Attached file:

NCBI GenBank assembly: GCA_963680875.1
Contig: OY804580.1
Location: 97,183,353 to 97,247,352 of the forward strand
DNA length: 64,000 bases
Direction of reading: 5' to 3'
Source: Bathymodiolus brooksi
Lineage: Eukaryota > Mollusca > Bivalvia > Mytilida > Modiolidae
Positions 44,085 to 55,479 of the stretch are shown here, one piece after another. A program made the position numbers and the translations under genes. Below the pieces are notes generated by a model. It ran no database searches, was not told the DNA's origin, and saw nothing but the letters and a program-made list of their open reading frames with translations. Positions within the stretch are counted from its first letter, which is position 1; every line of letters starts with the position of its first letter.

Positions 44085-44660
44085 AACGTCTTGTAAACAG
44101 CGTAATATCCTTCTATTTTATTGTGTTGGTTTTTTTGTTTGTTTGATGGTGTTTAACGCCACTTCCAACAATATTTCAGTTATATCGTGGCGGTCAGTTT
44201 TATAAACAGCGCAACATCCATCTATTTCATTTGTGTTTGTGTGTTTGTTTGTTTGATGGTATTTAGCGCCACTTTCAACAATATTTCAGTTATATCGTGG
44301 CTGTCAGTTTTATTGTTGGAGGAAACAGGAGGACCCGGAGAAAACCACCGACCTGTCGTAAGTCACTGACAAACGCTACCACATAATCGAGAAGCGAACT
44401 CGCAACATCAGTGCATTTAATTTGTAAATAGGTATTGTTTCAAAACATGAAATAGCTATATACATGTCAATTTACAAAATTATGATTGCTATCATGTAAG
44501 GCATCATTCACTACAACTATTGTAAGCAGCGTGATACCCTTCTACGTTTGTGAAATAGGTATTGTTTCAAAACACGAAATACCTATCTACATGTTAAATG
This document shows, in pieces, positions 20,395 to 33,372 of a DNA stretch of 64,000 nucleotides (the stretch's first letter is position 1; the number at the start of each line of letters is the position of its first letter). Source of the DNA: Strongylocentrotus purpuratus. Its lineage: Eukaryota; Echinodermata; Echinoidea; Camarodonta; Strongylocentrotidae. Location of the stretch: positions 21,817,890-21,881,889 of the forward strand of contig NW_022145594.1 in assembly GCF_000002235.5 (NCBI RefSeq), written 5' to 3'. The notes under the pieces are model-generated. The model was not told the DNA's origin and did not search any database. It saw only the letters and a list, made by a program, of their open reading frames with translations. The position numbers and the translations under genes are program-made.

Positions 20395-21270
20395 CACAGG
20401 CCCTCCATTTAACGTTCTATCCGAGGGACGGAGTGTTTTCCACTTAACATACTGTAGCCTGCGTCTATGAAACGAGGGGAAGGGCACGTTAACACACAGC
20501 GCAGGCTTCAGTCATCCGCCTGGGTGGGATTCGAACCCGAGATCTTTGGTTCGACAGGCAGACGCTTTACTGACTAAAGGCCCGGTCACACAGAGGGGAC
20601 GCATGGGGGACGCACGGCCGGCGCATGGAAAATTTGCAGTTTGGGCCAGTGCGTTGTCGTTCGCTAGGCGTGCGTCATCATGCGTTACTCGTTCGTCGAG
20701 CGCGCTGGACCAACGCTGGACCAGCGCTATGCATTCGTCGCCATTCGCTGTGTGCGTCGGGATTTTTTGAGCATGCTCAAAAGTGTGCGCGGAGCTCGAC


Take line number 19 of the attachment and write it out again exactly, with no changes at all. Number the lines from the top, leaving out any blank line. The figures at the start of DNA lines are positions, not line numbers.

20401 CCCTCCATTTAACGTTCTATCCGAGGGACGGAGTGTTTTCCACTTAACATACTGTAGCCTGCGTCTATGAAACGAGGGGAAGGGCACGTTAACACACAGC